Two Cars I Now Give the Bird To

I have a confession to make. For the past several years, whenever I
have seen a Hummer on the road, I've flipped it the bird. Secretly,
of course. Still, I can't help myself. It's not the conspicuous
wealth, but rather the poor gas mileage: since the cost of gas is
artificially low in terms of paying back the true impact to the
environment, Hummer drivers are getting over on the rest of us.

I've recently added a second car that I give the bird to: the Toyota
Prius. Not because Prius owners tend to flaunt their enviro-chicness,
although that is certainly annoying in my book. But because Priuses
are actually worse for the environment than Hummers.

You heard right. It's not from fuel consumption Priuses obviously run
circles around Hummers in terms of efficiency. According to a recent
Philadelphia Inquirer editorial, the nickel used to make the engines
in Priuses is mined in Canada, refined in Wales, remanufactured in
China, and then shipped to Japan. That's a lot of carbon emissions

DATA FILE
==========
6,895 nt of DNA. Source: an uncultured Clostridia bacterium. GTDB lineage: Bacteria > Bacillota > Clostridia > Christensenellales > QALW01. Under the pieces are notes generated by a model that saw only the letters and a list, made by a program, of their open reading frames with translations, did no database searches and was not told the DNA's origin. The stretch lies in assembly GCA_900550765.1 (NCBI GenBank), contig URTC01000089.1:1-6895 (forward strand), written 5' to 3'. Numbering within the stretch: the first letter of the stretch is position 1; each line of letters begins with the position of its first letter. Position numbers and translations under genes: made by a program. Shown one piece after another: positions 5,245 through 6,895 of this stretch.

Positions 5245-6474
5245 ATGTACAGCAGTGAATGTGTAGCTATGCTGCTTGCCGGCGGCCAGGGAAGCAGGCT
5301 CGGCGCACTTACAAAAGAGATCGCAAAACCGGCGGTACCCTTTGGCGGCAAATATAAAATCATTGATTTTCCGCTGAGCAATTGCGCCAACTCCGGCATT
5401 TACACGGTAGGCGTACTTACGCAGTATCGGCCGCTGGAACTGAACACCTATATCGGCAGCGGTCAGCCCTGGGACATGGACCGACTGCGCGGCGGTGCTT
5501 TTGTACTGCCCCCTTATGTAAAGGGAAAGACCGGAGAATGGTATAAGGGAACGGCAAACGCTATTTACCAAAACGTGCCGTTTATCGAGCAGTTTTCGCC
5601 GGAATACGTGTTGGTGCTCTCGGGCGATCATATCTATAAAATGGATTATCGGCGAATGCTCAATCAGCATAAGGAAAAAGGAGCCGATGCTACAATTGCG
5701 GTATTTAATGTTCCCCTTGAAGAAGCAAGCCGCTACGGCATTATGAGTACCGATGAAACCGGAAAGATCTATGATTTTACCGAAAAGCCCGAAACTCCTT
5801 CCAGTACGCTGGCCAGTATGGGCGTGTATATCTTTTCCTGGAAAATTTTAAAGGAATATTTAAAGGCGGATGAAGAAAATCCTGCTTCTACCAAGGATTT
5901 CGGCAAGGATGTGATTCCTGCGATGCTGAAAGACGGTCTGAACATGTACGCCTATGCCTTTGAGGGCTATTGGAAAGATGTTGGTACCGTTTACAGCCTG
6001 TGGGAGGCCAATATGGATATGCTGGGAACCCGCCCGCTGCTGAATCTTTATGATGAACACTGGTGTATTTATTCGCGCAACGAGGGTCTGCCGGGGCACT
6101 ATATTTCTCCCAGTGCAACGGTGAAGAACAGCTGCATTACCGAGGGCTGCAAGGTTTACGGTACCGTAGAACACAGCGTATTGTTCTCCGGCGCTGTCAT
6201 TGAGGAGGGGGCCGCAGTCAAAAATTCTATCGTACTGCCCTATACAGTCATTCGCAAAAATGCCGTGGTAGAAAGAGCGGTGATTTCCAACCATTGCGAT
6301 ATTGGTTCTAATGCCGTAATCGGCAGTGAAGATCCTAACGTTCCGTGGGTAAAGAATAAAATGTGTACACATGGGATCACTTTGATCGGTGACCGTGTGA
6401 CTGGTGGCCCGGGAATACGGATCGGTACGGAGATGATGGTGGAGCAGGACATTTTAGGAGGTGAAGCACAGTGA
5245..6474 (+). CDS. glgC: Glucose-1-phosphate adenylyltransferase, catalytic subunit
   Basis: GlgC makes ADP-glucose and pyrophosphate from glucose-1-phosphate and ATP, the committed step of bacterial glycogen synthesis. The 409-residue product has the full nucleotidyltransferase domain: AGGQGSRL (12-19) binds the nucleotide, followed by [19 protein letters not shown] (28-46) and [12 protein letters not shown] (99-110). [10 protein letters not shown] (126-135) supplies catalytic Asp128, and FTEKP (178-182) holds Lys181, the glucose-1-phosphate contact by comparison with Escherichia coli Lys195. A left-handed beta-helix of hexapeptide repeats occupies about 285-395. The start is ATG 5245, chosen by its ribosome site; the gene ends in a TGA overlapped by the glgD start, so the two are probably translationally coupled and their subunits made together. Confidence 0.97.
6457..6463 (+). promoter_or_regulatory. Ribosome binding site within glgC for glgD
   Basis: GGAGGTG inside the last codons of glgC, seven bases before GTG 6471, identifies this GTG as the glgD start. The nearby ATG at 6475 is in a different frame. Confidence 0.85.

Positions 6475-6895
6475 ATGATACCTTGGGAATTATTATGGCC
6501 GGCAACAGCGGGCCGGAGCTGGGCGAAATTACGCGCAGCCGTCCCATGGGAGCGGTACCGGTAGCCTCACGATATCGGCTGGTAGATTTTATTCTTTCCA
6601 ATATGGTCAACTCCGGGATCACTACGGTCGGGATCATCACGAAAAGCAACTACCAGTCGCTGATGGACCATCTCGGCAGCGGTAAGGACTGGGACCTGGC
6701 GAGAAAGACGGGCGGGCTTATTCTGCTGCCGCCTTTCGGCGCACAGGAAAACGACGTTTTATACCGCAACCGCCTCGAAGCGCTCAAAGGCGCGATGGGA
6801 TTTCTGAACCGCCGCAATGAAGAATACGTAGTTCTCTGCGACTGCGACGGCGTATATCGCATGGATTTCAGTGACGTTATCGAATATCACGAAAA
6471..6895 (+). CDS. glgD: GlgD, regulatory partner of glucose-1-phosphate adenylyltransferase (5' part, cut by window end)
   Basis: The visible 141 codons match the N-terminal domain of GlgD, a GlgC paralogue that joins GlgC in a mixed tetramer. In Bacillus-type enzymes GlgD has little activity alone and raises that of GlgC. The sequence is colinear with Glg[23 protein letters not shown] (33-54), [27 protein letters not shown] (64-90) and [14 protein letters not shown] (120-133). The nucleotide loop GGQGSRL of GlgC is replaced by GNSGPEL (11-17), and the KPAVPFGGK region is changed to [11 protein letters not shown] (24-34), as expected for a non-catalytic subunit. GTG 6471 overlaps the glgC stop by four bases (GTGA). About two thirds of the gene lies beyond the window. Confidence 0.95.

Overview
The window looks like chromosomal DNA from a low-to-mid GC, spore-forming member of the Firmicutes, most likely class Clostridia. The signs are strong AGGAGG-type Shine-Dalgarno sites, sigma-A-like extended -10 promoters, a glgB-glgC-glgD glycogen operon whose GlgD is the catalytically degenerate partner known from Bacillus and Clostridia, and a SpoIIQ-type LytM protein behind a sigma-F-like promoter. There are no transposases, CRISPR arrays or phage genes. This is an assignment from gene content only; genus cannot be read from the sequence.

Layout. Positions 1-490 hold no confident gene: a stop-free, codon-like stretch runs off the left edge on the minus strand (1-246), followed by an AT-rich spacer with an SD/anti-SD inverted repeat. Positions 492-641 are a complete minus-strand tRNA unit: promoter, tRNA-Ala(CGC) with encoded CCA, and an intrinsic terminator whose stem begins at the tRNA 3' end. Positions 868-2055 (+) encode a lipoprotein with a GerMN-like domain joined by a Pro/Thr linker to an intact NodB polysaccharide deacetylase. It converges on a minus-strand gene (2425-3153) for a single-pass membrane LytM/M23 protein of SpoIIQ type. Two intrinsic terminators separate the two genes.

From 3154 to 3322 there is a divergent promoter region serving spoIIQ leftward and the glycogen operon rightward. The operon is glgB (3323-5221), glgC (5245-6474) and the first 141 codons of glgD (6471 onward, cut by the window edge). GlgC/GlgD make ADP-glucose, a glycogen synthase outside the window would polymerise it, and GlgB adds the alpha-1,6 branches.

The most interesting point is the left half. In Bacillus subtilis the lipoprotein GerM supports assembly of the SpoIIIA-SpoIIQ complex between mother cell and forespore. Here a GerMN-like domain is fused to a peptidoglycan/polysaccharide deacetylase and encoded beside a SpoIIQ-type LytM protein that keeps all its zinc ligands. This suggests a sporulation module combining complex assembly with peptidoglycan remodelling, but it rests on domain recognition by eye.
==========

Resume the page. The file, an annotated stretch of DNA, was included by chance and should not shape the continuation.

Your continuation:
along the way. The mines in Canada, too, are massive belchers of
sulphur dioxide, which have killed huge swaths of trees and induced
acid rain.

A consulting firm recently calculated "total energy cost per mile"
over the life of cars, which, if you think about it, is a much better
metric than "miles per gallon" for how eco-friendly a car really is.
In other words, they factored in not only the driving part but also
the impact of planning, building, selling, and disposing the vehicle.
The Hummer came out at $1.95 per mile. The Prius? $3.25 per mile, or
2/3 higher than the Hummer.

In my book, that sort of environmental damage warrants the bird.


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